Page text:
On this day in science history: 30 April

From the days of ancient technology to modern science - find out what happened on this day in the history of science.

30th April 2017
On this day in science history: 30 April © Getty

1483 - Pluto overtakes Neptune

According to modern orbital calculations, Pluto moves inside Neptune’s orbit.

By calculating and backdating the orbits of the planets in our Solar System it was determined that from 30 April 1483 to 23 July 1507 the tiny dwarf planet moves closer to the Sun than the planet Neptune.

The irregular, elliptical orbit of Pluto takes 248 years to complete, which means since its discovery in 1930 it has completed only 35 per cent of one orbit. But, there’s no need for concern over an astronomical collision, the inclined orbit of Pluto (17 degrees) means they won’t clash.

1967 - Tallest structure in the world completed

The Ostankino television and radio tower nears completion in Moscow, 26 July 1967 © Keystone/Hulton Archive/Getty Images
The Ostankino television and radio tower nears completion in Moscow, 26 July 1967 © Keystone/Hulton Archive/Getty Images

Ostankino tower in Russia is officially completed, measuring 537 metres high and becoming the tallest structure in the world.

The title of tallest structure in the world had up to this point been held by the Empire State Building in New York since 1937, but the new TV tower opened in 1967 was the first structure built to surpass 500 metres in height. There is a revolving restaurant at 334m as well as an observation deck and a climb of 1,706 steps. We would recommend the lift as a more viable option.

Officially opened on the fifth of May, the Ostankino tower would be the tallest thing on the planet until the CN tower was completed in Toronto.

1993 - World Wide Web made public at CERN

Sir Tim Berners-Lee © Catrina Genovese/Getty Images
Sir Tim Berners-Lee © Catrina Genovese/Getty Images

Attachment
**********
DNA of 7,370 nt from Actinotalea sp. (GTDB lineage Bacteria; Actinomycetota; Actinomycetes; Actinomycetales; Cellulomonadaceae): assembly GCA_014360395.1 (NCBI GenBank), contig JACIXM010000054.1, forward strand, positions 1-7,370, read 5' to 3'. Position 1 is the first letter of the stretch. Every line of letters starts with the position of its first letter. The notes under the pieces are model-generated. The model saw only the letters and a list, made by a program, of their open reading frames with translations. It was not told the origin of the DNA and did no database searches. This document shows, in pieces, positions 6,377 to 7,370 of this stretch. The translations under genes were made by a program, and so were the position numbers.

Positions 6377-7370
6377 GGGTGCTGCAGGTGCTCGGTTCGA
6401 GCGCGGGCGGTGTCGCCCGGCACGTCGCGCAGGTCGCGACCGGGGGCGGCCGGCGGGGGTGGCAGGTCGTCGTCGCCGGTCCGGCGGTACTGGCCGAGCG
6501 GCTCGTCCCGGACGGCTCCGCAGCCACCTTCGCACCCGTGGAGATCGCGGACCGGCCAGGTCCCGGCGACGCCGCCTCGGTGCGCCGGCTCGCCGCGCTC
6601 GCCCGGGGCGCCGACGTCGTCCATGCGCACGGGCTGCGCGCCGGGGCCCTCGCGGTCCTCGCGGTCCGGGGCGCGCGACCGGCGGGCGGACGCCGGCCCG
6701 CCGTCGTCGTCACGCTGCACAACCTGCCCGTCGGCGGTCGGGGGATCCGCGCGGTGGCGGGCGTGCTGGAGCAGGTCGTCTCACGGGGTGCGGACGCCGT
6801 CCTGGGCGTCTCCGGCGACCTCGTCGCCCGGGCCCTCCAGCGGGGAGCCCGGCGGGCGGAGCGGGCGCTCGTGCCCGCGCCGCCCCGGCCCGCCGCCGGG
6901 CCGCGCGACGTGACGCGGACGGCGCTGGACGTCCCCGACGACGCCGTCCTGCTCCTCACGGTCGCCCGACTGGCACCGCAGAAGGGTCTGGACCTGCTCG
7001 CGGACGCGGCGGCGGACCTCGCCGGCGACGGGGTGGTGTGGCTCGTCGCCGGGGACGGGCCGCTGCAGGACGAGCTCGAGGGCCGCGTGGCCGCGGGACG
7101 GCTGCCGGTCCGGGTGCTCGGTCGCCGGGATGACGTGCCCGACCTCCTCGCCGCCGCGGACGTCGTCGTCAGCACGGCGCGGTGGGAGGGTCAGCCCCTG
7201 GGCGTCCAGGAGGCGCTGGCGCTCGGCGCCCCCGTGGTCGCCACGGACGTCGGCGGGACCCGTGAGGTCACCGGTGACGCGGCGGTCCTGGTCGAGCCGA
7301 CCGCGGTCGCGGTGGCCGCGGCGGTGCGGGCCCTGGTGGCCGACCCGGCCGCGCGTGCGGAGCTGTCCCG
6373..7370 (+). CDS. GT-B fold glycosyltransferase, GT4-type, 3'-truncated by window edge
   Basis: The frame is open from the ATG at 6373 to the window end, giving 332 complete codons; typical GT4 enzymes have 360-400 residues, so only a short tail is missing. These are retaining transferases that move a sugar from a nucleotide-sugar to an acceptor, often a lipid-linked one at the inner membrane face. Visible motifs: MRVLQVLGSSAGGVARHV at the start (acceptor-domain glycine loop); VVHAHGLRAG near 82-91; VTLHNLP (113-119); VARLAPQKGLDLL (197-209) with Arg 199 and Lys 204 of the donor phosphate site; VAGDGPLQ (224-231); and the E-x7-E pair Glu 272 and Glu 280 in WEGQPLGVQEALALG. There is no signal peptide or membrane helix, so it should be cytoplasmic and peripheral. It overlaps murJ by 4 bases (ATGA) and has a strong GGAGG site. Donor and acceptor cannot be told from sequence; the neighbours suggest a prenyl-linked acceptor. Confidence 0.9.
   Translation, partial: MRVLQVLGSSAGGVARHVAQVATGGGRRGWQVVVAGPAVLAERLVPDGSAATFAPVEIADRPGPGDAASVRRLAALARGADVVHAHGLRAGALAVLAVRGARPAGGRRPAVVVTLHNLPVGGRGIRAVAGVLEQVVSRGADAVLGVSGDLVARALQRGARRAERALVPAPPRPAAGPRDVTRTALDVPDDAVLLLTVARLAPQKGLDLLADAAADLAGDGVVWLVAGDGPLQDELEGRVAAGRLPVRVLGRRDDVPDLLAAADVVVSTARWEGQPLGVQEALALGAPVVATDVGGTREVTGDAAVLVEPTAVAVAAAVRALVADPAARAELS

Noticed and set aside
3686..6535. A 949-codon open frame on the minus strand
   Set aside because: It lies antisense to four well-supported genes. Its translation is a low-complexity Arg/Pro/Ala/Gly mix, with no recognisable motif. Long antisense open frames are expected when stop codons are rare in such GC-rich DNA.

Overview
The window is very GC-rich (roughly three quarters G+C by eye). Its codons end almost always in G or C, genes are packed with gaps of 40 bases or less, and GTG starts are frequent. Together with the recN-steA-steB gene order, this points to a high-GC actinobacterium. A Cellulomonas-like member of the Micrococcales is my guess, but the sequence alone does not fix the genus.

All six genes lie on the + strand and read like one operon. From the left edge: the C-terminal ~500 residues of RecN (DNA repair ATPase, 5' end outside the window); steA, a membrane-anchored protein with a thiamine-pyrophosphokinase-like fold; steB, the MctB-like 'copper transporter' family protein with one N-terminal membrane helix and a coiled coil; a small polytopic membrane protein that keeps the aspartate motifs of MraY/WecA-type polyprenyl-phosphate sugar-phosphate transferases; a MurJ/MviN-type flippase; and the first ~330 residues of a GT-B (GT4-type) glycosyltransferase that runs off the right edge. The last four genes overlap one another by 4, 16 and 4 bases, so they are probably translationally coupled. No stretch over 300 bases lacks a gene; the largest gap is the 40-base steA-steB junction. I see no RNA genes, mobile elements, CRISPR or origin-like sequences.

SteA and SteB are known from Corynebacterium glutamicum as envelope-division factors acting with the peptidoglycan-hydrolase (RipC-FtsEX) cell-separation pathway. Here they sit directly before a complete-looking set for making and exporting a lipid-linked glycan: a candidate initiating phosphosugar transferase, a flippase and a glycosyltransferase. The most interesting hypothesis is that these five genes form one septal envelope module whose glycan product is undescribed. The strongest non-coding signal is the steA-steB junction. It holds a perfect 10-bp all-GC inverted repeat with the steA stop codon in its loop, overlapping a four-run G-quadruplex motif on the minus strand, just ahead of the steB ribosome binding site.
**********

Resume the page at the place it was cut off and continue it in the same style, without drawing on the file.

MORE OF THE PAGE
World wide web software is placed in the public domain, effectively allowing free use of the web to the masses.

Sir Tim Berners-Lee proposed the idea whilst working at CERN in 1989, where through a series of links information could be shared over the internet.

The royalty-free web being released with an open license has allowed for the huge spread of the internet and the world wide web.

2013 - Youngest patient ever receives new stem cell organ

Two-year-old Hannah Warren becomes the youngest ever person to receive a stem cell bioengineered organ.

The young girl from South Korea was born without a trachea and travelled to Illinois, USA for treatment by Dr Paolo Macchiarini, the surgeon and researcher who lead the surgery, along with local paediatrician Mark Holterman.

Initially the surgery was a success with the windpipe performing as expected, but sadly, unrelated health conditions caused a steadily diminishing standard of health for the young girl. Sadly, she passed away in July 2013, shortly before her third birthday.

The operation was not without controversy and Dr Macchiarini has since been caught in a research fraud scandal after being accused of falsifying data. 

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